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Green Business Barbados

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Green Business Barbados

In spring 2009 the Future Centre Trust of Barbados (a local non-profit organization) held a visioning retreat where invited participants gave their insights into the future of a Green Barbados Business educational resource.

During this retreat, green business emerged as a critical area of focus for the Trust based on community input. At the other end of the spectrum, in the public domain, the National Strategic Plan, The Green Economy Document and The Sustainable Development Policy, all of which were published by the Barbados Government, referred to a green business program as key to creating a local green economy.

In light of this ‘bottom up’ grassroots initiative and the ‘top-down’ public interest, a public/private partnership was created, and the Green Business Barbados program was born.

There are many green business programs all over the world; the most common of these are ISO 14001 geared more toward manufacturers and the Green Globe program tailored toward hotels.

Both of these programs have international standards and require global products and services that in many cases are unattainable and not affordable for local businesses and organizations.

Also, many products have historically been imported for green programs many of which could easily be manufactured right here at home. As a result of this information, the potential for this kind of plan to encourage market growth and entrepreneurship in the green economy is exponential.

The Green Business Barbados program has five component areas; four of which can provide niche markets where Barbadians can benefit. Not only is it more environmentally friendly to buy local products (because they are not imported and do not require tonnes of fossil fuels to arrive on our island), it is also better for the local economy to keep the money at home.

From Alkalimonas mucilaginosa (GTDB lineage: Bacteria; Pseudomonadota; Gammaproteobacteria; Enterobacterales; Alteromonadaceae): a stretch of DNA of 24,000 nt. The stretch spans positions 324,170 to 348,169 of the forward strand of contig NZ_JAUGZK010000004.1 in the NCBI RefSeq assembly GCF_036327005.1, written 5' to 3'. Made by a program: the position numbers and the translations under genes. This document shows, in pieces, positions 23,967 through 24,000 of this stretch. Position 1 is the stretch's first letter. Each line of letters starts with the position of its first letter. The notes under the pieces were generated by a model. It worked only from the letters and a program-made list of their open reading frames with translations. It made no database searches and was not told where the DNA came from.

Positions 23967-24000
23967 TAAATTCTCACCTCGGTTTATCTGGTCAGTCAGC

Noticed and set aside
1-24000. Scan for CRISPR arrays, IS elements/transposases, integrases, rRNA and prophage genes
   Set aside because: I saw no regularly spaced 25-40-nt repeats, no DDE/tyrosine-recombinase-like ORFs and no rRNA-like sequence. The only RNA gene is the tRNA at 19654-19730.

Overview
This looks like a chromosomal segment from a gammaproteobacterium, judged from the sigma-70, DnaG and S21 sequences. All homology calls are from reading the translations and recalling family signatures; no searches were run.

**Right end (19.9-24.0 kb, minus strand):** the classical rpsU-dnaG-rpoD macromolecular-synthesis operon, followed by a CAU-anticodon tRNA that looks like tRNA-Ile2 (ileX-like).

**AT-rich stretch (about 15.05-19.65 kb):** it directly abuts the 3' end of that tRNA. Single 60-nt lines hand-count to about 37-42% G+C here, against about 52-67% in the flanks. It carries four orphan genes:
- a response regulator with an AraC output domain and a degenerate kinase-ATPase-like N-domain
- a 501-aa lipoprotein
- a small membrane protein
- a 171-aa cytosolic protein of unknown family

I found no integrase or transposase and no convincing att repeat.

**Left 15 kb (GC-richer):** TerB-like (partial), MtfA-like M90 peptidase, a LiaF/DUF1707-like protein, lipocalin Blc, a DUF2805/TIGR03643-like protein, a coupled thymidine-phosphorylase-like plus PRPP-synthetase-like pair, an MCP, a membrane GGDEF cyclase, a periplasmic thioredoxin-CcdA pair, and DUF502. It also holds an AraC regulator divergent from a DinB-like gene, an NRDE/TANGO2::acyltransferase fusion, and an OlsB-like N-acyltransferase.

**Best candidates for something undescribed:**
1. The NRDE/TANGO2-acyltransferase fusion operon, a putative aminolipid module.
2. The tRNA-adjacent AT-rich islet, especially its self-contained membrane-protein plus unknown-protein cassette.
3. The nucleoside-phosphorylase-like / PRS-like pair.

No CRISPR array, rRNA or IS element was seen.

Waste Reduction and Recycling

Barbados has become a regional leader in recycling, fueling the green economy right here at home and providing green jobs and training to Barbadians.

There are many recyclers on the island all of which have been enjoying success in the past few years due to local environmental awareness.

Now it is time for this part of the market to focus on waste reduction – ‘reduce‘ and ‘reuse‘ options when chosen first, reduce the need to use resources and thus the need to recycle large quantities of materials.

If these goods and services consider economies of scale within their business plan, an even more sustainable product could be achieved. An example of this is producing reusable shopping bags out of materials remaining from a manufacturing process that would otherwise have been discarded.

Goods and services within this component could include; reusable shopping bags (made from leftover materials from sail making, crocus bags and so on and locally grown cotton), recycle bins (made from a plastic or metal drums that would otherwise have been discarded), etc.

Energy Conservation and Renewable Energy

This field is one of great potential for Barbados thanks to our tropical location and the potential for the efficient harvesting of solar energy due to our high levels of solar radiation.

In addition to solar, there is also great potential to develop other forms of energy including; bio fuel and biomass, tidal and wave power, wind power, and others.

Concerning energy conservation, there is a market for energy efficient appliances and energy neutral products such as hand pushed lawnmowers and other non-electronic and gas-powered home tools.

Also, there is also a need and a market for energy efficient products such as LED lighting, high powered/new generation hand dryers, etc.

Water Conservation

Out of all of the water in the world, only 3% is fresh water, most of which is frozen in glaciers. This leaves less than 1% available for human, plant and organism consumption.

With the world population increasing by 1 million every four days the stress on water is becoming one of the significant human health issues of the century.